Dementia occurs in many older adults and impacts their health and development in a variety of unfortunate ways. Some may find themselves unable to handle their basic day-to-day needs, but also struggle to fit into a nursing home environment with ease. As a result, they may need a live-in care professional who can provide them with the help that they need to stay on task every day.
Dementia May Impact a Person's Independence
Dementia is often a mysterious health problem that is triggered by a variety of different underlying health issues. When it develops, a person may find themselves struggling to handle basic elements of life that were so easy for them before their condition. Typically, this health problem causes problems like memory loss, mood swings, and even some incontinence in a few individuals.
Some of these individuals may end up needing somebody to take care of them on a regular basis. However, they may not react well to moving out of their home or struggle to adapt to a nursing home environment. Conflicts like these can be hard to overcome for some families, requiring the help of professionals like live-in care providers who can ensure proper care for a person with dementia.
Ways Live-In Care May Help
Live-in care professionals are experts who move into a person's house and stay their 24/7 with an individual to provide them with regular care. These experts may swap out with other caregivers on a daily basis for relief but others may stay with a person for good. This type of care is often critical for those with dementia who may not react well to a nursing home but who need round-the-clock care.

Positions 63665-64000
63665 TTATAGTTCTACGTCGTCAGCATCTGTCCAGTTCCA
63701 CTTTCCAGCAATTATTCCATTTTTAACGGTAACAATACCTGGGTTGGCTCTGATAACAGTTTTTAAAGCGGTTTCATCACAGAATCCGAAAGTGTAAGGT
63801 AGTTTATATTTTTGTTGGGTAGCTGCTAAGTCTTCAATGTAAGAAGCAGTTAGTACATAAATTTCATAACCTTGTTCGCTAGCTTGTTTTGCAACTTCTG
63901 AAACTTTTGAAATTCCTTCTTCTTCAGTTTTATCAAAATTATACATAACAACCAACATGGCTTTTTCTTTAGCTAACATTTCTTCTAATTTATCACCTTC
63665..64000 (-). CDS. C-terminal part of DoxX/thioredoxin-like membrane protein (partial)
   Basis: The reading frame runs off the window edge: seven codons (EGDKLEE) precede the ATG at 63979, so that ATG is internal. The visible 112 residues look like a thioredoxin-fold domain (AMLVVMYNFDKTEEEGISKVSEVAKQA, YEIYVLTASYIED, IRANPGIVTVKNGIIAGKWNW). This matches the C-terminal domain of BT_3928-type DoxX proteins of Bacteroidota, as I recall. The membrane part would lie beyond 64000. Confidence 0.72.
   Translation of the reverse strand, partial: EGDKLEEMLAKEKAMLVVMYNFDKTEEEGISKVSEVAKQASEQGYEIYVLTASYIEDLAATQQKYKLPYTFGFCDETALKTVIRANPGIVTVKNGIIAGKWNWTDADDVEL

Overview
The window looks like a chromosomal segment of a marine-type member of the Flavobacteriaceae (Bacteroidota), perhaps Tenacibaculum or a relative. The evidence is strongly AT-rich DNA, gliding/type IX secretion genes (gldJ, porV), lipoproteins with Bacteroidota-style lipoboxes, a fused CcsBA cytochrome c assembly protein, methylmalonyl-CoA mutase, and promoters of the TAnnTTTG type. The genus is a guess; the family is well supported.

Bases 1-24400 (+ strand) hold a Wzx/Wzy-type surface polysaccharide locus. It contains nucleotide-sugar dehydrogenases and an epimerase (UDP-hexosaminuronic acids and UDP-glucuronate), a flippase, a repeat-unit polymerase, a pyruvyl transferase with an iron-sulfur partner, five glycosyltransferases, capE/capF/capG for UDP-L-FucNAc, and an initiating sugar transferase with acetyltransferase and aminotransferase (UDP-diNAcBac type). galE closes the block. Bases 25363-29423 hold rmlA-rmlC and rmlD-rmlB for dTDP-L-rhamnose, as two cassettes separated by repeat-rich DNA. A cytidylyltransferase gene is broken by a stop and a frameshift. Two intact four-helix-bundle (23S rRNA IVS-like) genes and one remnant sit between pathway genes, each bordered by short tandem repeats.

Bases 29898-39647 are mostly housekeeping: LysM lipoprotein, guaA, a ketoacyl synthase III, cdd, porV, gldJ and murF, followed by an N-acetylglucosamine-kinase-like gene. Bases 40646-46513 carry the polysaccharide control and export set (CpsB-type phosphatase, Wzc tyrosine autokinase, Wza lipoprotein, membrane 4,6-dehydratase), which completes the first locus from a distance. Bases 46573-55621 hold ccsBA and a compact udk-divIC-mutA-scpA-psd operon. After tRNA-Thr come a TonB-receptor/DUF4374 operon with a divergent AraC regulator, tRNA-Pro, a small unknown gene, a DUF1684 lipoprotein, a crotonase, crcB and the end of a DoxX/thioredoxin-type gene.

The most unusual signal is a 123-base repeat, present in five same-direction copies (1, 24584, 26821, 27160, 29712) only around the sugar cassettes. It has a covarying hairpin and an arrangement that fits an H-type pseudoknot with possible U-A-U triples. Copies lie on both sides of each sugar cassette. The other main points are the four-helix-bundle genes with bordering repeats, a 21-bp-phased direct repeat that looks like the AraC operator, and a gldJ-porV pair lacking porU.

These individuals can help a person wake up in the morning, get them their daily medications, prepare meals, dress their patient, get them to appointments, and make sure that chores like laundry and dishes are handled. Then, they can spend time with their client to ensure that they don't wander away or to keep them from becoming depressed by being alone for extended periods without family.
In a sense, a live-in care professional becomes a friend and even something like a family member to many of their clients. They provide the type of companionship that a person with dementia often needs to stay focused and healthy. As a result, they are often a great option for those who are experiencing advanced cases of this disease and need somebody who can keep them on task as much as possible.
I have a passion for seniors. When I was growing up, my granny was my best friend. She helped me with my homework every day after school and was always ready to lend an ear when I needed someone to talk to. As I grew older and my grandmother did as well, she developed dementia. My parents, siblings, and I all took turns visiting her home to give her the extra care she needed. I learned a lot during this experience and know there are others out there with elderly relatives they are already caring for or suspect may need some extra care. I decided to create a blog to share my senior care tips with anyone and everyone who needs the advice. Come back often for new posts!